BRADENTON -- Heavy equipment operators this week broke ground on 34 acres in East Bradenton for yet another project that had laid dormant through the Great Recession.
According to Planning & Community Development Director Tim Polk, infrastructure work at the 130-lot Cottages of San Lorenzo off of 48th Street Court East has begun following the city council's approval of the final plat.
While different builders are involved, the Cottages at San Lorenzo is the second phase of the recently constructed Villas at San Casciano, which celebrated its grand opening in January and is directly to the north of the new development site. San Lorenzo sits between San Casciano and ongoing construction of the Blue Heron Apartments just off of State Road 64 to the south.
"This has been in place for some seven or eight years," said Polk. "They started to develop San Casciano a couple of years ago and decided to begin San Lorenzo now."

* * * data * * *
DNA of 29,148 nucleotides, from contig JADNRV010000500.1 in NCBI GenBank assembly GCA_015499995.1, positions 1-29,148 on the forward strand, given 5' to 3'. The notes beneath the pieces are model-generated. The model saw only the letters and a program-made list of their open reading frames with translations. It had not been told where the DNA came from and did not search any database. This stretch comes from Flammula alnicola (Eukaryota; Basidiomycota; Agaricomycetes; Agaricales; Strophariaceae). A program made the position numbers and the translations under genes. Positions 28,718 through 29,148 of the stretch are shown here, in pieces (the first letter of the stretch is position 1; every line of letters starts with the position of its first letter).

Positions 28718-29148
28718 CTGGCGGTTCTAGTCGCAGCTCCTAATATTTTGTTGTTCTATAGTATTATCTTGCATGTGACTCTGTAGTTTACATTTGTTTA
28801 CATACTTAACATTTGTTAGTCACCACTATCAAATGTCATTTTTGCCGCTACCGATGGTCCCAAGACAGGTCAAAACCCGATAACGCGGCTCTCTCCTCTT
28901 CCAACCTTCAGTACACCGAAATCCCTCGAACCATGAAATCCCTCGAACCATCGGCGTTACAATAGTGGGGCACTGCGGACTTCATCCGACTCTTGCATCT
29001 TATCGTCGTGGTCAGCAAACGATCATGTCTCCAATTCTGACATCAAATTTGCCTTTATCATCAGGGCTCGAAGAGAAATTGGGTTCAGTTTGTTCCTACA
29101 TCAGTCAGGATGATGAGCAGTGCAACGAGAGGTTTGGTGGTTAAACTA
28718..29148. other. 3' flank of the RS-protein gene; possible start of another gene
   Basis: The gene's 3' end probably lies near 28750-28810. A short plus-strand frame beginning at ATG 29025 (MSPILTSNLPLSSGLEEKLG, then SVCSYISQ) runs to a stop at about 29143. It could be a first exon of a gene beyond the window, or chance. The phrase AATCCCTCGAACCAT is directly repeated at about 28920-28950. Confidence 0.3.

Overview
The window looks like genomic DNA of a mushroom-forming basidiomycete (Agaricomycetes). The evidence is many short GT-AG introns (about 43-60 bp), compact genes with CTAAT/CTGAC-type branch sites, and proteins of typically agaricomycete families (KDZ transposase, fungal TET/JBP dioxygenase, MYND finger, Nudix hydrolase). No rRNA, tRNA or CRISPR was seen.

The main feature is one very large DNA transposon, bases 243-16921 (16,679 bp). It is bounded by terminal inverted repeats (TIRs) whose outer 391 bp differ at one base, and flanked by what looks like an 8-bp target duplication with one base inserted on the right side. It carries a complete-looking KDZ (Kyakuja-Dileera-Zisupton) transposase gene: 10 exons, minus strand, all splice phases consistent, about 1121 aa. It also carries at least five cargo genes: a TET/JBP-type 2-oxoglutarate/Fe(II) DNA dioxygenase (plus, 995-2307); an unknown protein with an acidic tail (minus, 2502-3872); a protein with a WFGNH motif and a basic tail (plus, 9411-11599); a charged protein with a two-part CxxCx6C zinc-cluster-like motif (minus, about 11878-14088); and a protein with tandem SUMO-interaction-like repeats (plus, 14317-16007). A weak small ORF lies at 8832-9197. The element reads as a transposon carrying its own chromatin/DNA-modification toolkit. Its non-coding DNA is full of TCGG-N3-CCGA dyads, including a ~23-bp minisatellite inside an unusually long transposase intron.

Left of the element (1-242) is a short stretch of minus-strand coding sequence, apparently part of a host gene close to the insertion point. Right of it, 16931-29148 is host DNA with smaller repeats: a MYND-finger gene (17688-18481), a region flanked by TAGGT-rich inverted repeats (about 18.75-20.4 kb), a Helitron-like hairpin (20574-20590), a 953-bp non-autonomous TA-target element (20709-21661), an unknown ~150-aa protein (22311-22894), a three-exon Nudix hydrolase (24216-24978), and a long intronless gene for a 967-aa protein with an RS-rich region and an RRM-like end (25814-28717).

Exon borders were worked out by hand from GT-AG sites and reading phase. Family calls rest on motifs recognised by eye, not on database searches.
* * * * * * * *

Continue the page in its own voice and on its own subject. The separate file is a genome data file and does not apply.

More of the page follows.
Polk said the area in general is "revving up," considering nearby projects that all sit in between the Harbour Isle project and the Tidewater Preserve development.
"The San Lorenzo development is interesting because it's geared toward the first-time home buyer or for the person ready for their next move up," said Polk.
Signs at the site signal future home prices beginning at about $200,000. According to the site plan, the average size lot is around 4,100 square feet, but some exceed 5,000 square feet. While infrastructure work has begun, Polk said actual house designs continue to be reviewed by the city.
"We'll get the builder in,
which is DR Horton, and talk about house designs because the city has some say so on that," said Polk. "We are going to make sure that all the buildings on that side of town continue to have a standard of excellence in terms of design and character, no matter the price point."
Polk said Tidewater Preserve, being constructed by WCI Communities, "has set the bar real high along with Medallion Homes. All those developments, no matter who builds them, will meet the same kind of standard. The main thing is that we have variety in what is being presented to the community, so there will be no cookie-cutter house designs. Those don't do anybody any good."
Mark Young, Herald urban affairs reporter, can be reached at 941-745-7041 or follow him on Twitter @urbanmark2014.